Introduction of Hive

Hive, Originally developed by Facebook, It provides us data warehousing facilities on top of an existing Hadoop cluster.
Along with that it provides an SQL like interface which makes your work easier, in case you are coming from an SQL background. You can create tables in Hive and store data there. Along with that you can even map your existing HBase tables to Hive and operate on them.

All commands of Hive and queries go to the Driver, which compiles the input, optimizes the computation required, and executes the required steps, usually with MapReduce jobs. When MapReduce jobs are required, Hive doesn’t generate Java MapReduce programs. Instead, it uses built-in, generic Mapper and Reducer modules that are driven by an XML file representing the “job plan.” In other words, these generic modules function like mini language interpreters and the “language” to drive the computation is encoded in XML.

Hive communicates with the JobTracker to initiate the MapReduce job. Hive does not have to be running on the same master node with the JobTracker. In larger clusters, it’s common to have edge nodes where tools like Hive run. They communicate remotely with the JobTracker on the master node to execute jobs. Usually, the data files to be processed are in HDFS, which is managed by the NameNode. The Metastore is a separate relational database (usually a MySQL instance) where Hive persists table schemas and other system metadata.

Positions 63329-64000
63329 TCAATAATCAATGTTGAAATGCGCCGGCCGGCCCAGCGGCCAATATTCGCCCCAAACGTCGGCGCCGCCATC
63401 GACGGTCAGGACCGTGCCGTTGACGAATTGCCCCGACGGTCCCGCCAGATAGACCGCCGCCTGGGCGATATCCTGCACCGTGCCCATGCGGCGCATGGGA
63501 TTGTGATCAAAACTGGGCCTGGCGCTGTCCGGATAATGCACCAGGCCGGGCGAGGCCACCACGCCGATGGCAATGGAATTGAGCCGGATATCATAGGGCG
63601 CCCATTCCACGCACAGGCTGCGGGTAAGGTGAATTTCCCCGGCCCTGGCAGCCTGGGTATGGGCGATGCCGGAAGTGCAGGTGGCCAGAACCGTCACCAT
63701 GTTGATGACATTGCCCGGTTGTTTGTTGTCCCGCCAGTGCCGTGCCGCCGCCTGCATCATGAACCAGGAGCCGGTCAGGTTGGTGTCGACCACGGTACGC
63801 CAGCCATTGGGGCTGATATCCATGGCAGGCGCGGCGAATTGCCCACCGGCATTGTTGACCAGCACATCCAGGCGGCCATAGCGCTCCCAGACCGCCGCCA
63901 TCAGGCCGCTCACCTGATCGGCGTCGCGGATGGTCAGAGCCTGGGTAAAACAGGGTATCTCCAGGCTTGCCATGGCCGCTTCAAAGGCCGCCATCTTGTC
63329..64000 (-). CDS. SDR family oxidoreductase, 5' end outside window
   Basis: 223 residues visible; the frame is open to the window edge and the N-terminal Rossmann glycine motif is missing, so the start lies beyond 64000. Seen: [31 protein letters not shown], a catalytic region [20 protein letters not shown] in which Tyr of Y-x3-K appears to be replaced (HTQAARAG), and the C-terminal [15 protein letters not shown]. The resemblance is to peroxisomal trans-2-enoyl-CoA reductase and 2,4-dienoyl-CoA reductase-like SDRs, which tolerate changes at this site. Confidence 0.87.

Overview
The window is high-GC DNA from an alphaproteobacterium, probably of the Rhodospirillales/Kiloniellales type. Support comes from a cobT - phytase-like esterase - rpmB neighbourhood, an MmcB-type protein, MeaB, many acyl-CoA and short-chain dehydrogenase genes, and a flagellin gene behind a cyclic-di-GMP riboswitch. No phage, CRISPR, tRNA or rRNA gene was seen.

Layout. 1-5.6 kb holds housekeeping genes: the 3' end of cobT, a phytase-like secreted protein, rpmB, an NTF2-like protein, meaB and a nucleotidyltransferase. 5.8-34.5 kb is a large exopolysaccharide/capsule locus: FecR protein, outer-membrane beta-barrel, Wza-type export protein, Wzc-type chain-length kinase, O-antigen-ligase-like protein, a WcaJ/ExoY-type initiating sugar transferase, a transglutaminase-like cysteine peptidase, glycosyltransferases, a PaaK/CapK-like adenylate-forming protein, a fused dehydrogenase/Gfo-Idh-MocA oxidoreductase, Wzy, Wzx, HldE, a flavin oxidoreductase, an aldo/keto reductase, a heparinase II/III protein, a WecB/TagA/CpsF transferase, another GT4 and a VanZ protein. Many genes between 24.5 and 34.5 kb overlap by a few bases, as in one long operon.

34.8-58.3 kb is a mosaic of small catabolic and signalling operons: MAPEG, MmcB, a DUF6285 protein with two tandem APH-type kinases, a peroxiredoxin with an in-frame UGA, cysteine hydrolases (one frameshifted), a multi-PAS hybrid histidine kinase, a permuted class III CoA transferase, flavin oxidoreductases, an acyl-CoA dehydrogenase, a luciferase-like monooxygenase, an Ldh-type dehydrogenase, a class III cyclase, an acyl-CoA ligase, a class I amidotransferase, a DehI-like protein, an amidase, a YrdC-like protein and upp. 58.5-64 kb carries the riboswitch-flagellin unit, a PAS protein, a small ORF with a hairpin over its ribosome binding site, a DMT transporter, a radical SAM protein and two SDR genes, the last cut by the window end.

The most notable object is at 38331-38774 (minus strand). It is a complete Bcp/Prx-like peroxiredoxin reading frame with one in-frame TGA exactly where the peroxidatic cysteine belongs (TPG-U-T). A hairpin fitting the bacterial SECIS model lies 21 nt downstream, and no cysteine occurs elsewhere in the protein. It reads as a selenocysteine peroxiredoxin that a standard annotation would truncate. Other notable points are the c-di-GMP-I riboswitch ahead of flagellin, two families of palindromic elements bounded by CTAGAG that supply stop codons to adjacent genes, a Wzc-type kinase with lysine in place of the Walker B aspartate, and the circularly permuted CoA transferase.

Use Hive when you have warehousing needs and you are good at SQL and don’t want to write MapReduce jobs. One important point though, Hive queries get converted into a corresponding MapReduce job under the hood which runs on your cluster and gives you the result. Hive does the trick for you. But each and every problem cannot be solved using HiveQL. Sometimes, if you need really fine grained and complex processing you might have to take MapReduce’s shelter.

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